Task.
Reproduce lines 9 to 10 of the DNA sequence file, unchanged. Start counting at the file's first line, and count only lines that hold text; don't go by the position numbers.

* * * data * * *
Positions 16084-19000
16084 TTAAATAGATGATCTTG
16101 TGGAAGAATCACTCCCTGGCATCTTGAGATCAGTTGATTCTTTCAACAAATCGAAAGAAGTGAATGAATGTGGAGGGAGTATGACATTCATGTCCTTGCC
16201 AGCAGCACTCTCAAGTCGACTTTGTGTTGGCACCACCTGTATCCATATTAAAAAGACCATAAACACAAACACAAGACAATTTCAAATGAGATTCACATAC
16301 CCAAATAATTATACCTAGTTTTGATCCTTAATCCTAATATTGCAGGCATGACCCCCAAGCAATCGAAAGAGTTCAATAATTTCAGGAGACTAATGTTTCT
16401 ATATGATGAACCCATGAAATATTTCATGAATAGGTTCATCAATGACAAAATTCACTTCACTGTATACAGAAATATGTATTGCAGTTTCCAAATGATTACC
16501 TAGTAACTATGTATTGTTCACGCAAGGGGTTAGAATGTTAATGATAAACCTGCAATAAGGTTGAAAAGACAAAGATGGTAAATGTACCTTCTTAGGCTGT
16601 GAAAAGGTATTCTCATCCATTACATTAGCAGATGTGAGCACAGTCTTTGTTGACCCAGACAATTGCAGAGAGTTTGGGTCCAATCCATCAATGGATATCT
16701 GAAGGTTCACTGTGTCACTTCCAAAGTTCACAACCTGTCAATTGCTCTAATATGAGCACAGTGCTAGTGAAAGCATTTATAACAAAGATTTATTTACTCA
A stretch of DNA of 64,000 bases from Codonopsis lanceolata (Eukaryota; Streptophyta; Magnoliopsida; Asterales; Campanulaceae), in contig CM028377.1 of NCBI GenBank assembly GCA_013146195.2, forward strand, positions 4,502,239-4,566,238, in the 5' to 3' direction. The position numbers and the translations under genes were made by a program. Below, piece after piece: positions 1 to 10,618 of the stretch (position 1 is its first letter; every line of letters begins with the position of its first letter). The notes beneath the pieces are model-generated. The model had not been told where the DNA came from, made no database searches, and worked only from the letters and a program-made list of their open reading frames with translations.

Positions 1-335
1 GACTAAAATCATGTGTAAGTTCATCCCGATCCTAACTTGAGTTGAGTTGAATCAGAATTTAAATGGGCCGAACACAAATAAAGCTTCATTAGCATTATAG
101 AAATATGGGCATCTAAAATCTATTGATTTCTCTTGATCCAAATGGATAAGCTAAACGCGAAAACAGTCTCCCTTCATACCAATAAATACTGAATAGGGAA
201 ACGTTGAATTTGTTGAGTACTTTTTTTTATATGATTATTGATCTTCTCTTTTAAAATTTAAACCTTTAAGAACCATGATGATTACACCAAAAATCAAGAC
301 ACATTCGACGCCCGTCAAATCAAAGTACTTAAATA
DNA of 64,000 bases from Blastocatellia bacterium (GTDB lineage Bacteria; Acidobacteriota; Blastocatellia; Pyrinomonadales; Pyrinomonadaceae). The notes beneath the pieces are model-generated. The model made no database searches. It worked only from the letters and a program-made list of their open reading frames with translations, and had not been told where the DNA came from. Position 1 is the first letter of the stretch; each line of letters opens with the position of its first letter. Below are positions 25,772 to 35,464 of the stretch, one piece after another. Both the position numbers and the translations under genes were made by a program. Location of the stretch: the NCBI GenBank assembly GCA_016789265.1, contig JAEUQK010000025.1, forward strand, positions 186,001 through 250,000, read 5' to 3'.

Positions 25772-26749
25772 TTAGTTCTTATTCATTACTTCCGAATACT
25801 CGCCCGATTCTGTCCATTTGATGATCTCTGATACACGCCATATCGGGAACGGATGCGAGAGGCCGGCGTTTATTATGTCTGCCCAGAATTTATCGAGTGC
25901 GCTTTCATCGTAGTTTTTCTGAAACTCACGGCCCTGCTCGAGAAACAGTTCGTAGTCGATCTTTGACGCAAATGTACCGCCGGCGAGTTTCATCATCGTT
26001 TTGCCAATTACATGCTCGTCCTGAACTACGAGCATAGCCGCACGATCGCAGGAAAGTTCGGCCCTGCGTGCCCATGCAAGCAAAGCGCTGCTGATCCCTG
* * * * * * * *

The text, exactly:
16701 GAAGGTTCACTGTGTCACTTCCAAAGTTCACAACCTGTCAATTGCTCTAATATGAGCACAGTGCTAGTGAAAGCATTTATAACAAAGATTTATTTACTCA
A stretch of DNA of 64,000 bases from Codonopsis lanceolata (Eukaryota; Streptophyta; Magnoliopsida; Asterales; Campanulaceae), in contig CM028377.1 of NCBI GenBank assembly GCA_013146195.2, forward strand, positions 4,502,239-4,566,238, in the 5' to 3' direction. The position numbers and the translations under genes were made by a program. Below, piece after piece: positions 1 to 10,618 of the stretch (position 1 is its first letter; every line of letters begins with the position of its first letter). The notes beneath the pieces are model-generated. The model had not been told where the DNA came from, made no database searches, and worked only from the letters and a program-made list of their open reading frames with translations.